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how to do 5.1 in premiere pro

catferoze

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So i just got some feedback on my first edit and discovered my 5.1 audio tracks are playing back in stereo. I don't have a surround system to test it myself, but I did my editing in premiere with a 5.1 master and imported all the audio as separate mono wavs for each channel. I thought using a 5.1 master would give me a 5.1 output and the mono tracks could be assigned channels using the panners in the audio track mixer. when i received this feedback, i opened the 5.1 track in audacity and isolated the channels for playback to immediately discover the opening fanfare was playing in all channels when it was only in the center channel in the source. Obviously i did something wrong but I'm not sure what. Related to this, i was also unsure the best format for exporting and ended up doing a 2.0 aac, 5.1 aac, and 5.1 wav (which i converted to ac3). i don't see any advantage of the 5.1 aac except to save space over the higher quality ac3. should i just do the 5.1 wav, is having a stereo option useful (assuming i can figure out all that other channel mixing business), or is this all way off the mark?
 

M4_

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Looks like everything is being mixed down together and you don't have the tracks properly panned/assigned, or your settings when exporting are off. This is a great way to work with 5.1 in premiere IMO when you have 6 mono wav channels. Watch the entire thing all the way through, you'll learn some stuff, and at the start of the video he tests different things so you gotta wait till he actually shows the main method.

You won't really be able to do this without redoing your entire audio mix so just use it moving forward in future projects. For your current project, you can use the "solo" function and highlight all tracks that have relevant audio for the Left front channel, then export them together as a 24 bit mono wav channel, this will mix them all into one left channel file. Then, do the same but for the Right front channel, then for the Center, etc. The reason you'd do this is because if you export them all together it seems like things are getting messed up and mixing outside of their respective channel (as you said, your center is mixing into, left, right, front, back). You'll have 6 mono wav channels and then to arrange them into one 5.1 file you could use audacity, ffmpeg, or any other audio converter, there's probably tutorials online on how to take 6 tracks and combine them into a single 5.1 track. it is possible to find a tutorial to encode back to DTS, but I dont think im allowed to link that video here, because its not licensed. For me, I use that tutuorial vid I linked, edit the movie, export 6 wav's, then encode those 6 wavs to a DTS-HD ma track, then combine that with my video file with MKVToolNix to create my release file: an MKV with h264 video, dts audio, chapters, and subtitles all built in.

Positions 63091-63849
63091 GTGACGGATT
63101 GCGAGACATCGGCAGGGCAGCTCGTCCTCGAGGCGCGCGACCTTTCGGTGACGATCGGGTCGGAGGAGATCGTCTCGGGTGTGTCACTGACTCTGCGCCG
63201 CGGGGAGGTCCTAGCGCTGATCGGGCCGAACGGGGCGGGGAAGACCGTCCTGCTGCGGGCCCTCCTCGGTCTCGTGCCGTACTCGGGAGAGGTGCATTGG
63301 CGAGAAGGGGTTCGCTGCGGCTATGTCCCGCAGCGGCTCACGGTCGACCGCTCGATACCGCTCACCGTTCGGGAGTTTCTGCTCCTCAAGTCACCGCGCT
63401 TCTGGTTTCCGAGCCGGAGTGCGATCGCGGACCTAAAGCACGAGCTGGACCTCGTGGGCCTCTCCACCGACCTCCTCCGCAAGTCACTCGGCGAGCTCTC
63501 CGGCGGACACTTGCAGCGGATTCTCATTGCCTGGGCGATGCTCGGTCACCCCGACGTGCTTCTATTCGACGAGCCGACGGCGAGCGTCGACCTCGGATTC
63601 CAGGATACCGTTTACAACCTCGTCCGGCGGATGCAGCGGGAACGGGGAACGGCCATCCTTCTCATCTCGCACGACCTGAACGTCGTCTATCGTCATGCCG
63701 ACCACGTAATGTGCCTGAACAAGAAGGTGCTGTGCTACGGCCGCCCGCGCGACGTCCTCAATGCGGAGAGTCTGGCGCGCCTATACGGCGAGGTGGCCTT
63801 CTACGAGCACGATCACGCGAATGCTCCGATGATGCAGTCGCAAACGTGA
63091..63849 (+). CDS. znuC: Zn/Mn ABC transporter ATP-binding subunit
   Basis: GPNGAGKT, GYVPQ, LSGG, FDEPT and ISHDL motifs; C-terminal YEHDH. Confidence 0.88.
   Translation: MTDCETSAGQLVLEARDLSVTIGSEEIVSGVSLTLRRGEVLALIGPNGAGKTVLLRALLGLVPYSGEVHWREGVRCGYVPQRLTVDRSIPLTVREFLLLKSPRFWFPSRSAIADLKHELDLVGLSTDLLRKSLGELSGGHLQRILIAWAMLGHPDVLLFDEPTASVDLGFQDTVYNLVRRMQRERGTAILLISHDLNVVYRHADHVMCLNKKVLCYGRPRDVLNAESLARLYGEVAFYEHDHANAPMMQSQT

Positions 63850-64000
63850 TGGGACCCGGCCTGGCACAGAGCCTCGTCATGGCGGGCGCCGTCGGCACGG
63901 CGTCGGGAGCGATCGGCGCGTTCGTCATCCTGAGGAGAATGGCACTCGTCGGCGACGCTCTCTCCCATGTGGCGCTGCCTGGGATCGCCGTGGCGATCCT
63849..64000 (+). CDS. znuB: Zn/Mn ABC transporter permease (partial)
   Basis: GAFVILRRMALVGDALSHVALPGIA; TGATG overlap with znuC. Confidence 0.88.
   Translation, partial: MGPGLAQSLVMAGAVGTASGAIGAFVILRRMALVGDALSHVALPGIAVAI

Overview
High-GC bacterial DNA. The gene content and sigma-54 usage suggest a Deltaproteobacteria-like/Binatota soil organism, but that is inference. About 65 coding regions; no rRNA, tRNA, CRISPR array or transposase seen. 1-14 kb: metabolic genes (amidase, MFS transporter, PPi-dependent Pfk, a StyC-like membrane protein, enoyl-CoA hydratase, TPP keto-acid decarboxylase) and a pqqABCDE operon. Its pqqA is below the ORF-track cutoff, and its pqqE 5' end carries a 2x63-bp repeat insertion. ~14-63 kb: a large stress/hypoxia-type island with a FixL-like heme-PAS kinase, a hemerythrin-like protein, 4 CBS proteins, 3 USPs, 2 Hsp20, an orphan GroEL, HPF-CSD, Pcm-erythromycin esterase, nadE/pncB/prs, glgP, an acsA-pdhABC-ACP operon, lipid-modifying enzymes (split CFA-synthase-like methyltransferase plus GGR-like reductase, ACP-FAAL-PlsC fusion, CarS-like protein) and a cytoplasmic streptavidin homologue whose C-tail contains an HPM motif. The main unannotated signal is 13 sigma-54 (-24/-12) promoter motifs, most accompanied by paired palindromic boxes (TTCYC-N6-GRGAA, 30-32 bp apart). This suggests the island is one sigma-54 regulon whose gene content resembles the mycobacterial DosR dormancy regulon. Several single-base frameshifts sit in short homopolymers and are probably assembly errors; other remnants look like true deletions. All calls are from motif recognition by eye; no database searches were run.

Also AAC is actually more advanced than AC3 for the sake of quality/bitrates, it's just that AC3 is more compatible and widespread which is the benefit, but in 2021 I don't think that's an issue. So in other words, AAC isn't "saving space by losing quality," it can be the same quality and bitrate (640kbps) as AC3, but since it's more advanced it takes up less space.

I don't see a point in doing a stereo track either, because nowadays basically everything is capable of playing a 5.1 mix on stereo speakers or headphones, but if you want to be sure, then you can go ahead and create one manually, mix all the lefts together and all the rights together, then put the center in both of them, but definitely adjust with the volumes to make sure the center dialogue is audible.
 

Q2

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AC3 isn't easy in Premiere, so the way I do it is import the M2TS file into Audacity and export each track as a separate mono WAV. I then put those six files in the timeline and edit. Once done I export each audio track separately and import those into Audacity and create the AC3 from that.
 

catferoze

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thanks for the helpful responses Q2 and m4semperfi!
 

catferoze

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Looks like everything is being mixed down together and you don't have the tracks properly panned/assigned, or your settings when exporting are off. This is a great way to work with 5.1 in premiere IMO when you have 6 mono wav channels. Watch the entire thing all the way through, you'll learn some stuff, and at the start of the video he tests different things so you gotta wait till he actually shows the main method.